Intel’s Compute Stick is a tiny computer-on-a-stick that’s small enough to hold in one hand or slide into your pocket. Plug the HDMI connector on one end into a display and you can turn just about any screen into a PC.

The first Compute Stick began shipping recently and it features an Intel Atom Z3735F Bay Trail processor, 2GB of RAM, 32GB of storage, and Windows 8.1 software. It sells for about $150, and Intel will release a cheaper, Linux-powered model with 1GB of RAM and 8GB of storage soon.

But what’s next for the Compute Stick? According to a leaked roadmap we’ve received, quite a bit!

compute stick roadmap

Cedar City (Core M Compute Stick in 2015)

Later this year Intel will launch the first Compute Stick with an Intel Core M processor. We knew it was coming, but what we didn’t know until now is that the next-gen Compute Stick, code-named “Cedar City” will have some other big improvements as well. It features:

  • Intel Core M processor
  • 4GB of RAM
  • 64GB of SATA storage
  • USB 3.0
  • 802.11ac WiFi
  • Support for 4K displays
  • MHL

The MHL feature means the Cedar City model will be able to draw power from the HDMI port on TVs that support MHL. You won’t have to use a micro USB cable to power the stick.

Intel only plans to offer a Windows version of the Cedar City Compute Stick, but I suspect you’ll be able to install Ubuntu or other GNU/Linux operating systems on your own.

Fall City 2 (Intel Atom Broxton Compute Stick in 2016)

In early 2016, Intel will launch “Fall City 2” models, which replace the current Compute Stick models (which are, not surprisingly, code-named Falls City).

These sticks will feature Intel Atom chips based on the upcoming “Broxton” architecture. In other words, don’t hold your breath waiting for an Intel Compute Stick with a Cherry Trail chip. It’s not coming. Instead Intel is skipping Cherry Trail and designing its next-gen Compute Sticks on the CPUs that will launch after Cherry Trail.

That doesn’t mean we won’t see Cherry Trail-powered PC Sticks. There’s nothing stopping other computer makers from building them. But they don’t seem to be part of Intel’s roadmap.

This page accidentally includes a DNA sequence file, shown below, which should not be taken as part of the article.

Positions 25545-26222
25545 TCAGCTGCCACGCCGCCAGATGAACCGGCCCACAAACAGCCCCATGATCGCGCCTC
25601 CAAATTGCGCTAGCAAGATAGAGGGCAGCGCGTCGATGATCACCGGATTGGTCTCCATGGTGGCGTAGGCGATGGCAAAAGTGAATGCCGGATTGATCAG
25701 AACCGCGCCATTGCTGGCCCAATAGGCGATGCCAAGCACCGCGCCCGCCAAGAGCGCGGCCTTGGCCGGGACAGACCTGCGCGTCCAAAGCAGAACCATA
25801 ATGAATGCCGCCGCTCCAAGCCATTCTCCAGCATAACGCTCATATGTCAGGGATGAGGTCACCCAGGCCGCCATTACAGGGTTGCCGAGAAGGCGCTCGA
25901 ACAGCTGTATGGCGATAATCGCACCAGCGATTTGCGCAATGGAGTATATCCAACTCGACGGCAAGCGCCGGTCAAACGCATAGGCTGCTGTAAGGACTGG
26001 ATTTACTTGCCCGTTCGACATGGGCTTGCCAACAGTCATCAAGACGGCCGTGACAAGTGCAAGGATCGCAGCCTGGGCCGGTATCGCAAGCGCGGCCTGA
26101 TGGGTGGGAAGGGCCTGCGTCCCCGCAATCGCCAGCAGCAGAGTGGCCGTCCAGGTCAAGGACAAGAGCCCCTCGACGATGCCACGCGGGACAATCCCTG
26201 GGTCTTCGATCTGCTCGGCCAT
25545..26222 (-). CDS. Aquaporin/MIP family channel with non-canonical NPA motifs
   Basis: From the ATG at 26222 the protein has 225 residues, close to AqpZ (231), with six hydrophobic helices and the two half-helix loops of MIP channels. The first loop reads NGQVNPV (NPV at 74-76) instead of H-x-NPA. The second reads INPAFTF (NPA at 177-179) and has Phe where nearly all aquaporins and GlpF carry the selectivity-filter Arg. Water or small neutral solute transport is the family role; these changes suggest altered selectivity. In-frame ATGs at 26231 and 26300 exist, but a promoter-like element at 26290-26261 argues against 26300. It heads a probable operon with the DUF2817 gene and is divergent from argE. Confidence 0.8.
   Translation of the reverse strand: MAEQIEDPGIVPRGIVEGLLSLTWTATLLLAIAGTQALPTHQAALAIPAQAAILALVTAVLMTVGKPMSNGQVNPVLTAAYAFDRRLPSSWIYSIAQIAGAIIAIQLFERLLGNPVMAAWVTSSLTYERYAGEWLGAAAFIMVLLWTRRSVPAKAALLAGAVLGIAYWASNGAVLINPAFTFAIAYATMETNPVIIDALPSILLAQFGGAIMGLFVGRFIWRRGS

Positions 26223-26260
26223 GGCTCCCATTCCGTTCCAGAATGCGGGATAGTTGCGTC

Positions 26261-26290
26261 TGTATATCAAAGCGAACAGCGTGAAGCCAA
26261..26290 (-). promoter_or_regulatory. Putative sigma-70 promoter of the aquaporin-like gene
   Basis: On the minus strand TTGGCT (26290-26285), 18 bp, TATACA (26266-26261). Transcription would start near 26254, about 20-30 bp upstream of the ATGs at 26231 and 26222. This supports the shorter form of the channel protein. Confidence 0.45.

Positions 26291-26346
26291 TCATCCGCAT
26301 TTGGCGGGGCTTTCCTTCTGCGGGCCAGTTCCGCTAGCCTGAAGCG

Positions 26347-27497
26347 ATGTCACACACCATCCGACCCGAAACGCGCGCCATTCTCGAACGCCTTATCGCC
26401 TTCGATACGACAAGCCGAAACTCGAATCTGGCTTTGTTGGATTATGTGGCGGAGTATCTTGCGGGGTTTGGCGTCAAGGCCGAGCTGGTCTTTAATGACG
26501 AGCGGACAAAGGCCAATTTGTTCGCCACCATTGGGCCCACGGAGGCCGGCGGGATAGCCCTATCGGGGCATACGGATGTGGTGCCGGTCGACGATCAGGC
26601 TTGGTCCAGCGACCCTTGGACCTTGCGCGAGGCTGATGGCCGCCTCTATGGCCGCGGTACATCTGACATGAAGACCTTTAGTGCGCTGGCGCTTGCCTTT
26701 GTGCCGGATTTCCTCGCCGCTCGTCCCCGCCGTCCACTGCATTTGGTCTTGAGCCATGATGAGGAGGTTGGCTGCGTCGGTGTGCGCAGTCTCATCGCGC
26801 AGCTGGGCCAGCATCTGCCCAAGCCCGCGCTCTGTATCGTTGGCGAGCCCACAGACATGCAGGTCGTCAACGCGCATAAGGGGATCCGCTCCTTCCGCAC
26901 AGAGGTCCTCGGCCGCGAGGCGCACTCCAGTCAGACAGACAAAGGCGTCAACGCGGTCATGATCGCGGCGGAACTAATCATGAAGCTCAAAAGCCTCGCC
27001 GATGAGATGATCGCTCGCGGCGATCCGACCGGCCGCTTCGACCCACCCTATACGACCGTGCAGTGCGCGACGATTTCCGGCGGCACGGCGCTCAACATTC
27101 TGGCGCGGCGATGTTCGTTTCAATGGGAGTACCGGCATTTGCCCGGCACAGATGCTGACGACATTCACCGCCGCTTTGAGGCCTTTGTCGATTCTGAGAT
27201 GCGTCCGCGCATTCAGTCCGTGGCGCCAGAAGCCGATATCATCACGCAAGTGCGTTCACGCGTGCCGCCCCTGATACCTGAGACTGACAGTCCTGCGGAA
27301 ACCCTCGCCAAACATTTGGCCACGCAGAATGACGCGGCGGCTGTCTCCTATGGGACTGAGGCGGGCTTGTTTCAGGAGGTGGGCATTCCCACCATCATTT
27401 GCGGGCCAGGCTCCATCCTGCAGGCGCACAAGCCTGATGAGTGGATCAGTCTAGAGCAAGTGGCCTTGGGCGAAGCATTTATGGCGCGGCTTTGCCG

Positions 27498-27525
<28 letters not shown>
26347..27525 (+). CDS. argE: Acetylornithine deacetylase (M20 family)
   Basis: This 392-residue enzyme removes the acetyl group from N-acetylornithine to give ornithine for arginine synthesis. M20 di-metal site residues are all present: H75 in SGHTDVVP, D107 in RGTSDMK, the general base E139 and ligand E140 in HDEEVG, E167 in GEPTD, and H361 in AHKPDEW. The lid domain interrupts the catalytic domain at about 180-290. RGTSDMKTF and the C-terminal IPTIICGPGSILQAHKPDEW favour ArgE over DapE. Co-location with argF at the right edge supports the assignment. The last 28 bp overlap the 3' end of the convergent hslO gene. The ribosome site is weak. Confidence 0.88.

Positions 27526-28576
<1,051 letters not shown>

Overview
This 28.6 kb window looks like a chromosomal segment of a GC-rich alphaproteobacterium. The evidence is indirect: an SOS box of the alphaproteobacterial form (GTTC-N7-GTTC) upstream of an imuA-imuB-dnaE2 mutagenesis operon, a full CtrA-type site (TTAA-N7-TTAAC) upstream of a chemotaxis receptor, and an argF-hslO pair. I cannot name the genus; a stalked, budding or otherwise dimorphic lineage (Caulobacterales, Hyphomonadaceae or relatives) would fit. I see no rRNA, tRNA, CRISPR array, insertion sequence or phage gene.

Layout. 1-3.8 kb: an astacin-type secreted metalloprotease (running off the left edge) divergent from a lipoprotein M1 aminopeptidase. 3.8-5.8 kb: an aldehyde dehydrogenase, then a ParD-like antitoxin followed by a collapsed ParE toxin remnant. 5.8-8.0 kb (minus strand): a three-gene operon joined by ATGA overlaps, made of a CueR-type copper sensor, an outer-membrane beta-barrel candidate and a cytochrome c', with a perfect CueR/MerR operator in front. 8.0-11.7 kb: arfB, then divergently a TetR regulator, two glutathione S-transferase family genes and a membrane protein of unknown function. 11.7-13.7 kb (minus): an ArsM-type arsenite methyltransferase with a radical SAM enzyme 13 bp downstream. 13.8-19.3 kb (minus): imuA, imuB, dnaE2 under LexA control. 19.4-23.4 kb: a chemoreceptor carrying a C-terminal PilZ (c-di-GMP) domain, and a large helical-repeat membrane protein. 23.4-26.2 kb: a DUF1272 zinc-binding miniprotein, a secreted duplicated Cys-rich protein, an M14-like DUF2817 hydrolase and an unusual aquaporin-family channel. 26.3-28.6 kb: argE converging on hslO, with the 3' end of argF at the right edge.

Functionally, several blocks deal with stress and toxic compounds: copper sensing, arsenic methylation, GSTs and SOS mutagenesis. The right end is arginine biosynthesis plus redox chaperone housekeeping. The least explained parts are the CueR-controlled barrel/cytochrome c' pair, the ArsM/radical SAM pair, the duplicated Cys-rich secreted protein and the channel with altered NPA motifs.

Falls City 2 should offer better performance than today’s Compute Sticks thanks to their next-gen processors. They’ll also feature USB 3.0 ports for faster data transfers, MHL support for connecting to a display without a separate power cable, and these models will support 4K displays thanks to improved graphics.

Intel will offer Linux and Windows versions of the Falls City 2 sticks. The Linux model still has just 1GB of RAM and 8GB of eMMC storage, but the Windows model will ship with 2GB of RAM and 64GB of eMMC storage.

thanks Olivier!

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20 replies on “Intel Compute Stick roadmap: Core M and 64GB model in 2015, Broxton models in 2016”

  1. Intel supported TPP, the “trade” agreement that greatly undermines Democracy. Screw Intel!

  2. Wow SATA bus for the Cedar City. I wonder if it is going to be an M.2? Probably not, but I can dream.

    1. No. It doesn’t need the price or power requirement increase for what they are meant to do.

    1. Me too! Turn my Motorola Lapdock 100 into a tiny, lightweight, full-power computer!!!

      1. Won’t work. I currently have a Intel Stick running on my Lapdock Bionic, and it draws too much power to be powered by the lapdock. The lapdock can put out 0.5A to 1.0A. The stick (current model) draws 1.5A-2A on boot.
        I’d imagine the Core M version would draw even more power. It sucks, but you could always pick up a battery for the device itself.

          1. I connect the compute stick to the wall, so the lapdock doesn’t power it. However, I also have 5V 3A battery that I use with it too.
            The lapdock just doesn’t provide enough power 🙁 Maybe it could be hacked in someway or something.

          2. How do you manage accesing the touchpad and the keyboard on the lapdock if you use the USB power in on the stick with the external power? guess thy should be controlled uith the micro usb male point of the lapdock

          3. I use a Micro USB female to USB Male adapter cord. It connects from the laptop ports to the USB in on the Intel Stick.

    1. an atsc tuner built in would be redundant on a tv, that has a atsc tuner. there are usb atsc tuners, i have one on my laptop and it works great.
      cell phones need a atsc app, but the antenna would have to be external…

  3. Launching a computer in 2016 with 1GB of RAM seems wrong.

    1. why? Windows 10 works just fine on it… And it will be a cheap stick device. Most people won’t need more for the use of these. They will be more then capable of powering the tasks needed.

        1. “Nobody will ever need more than 64k of ram” -My science teacher, referring to the Commodore 64

Comments are closed.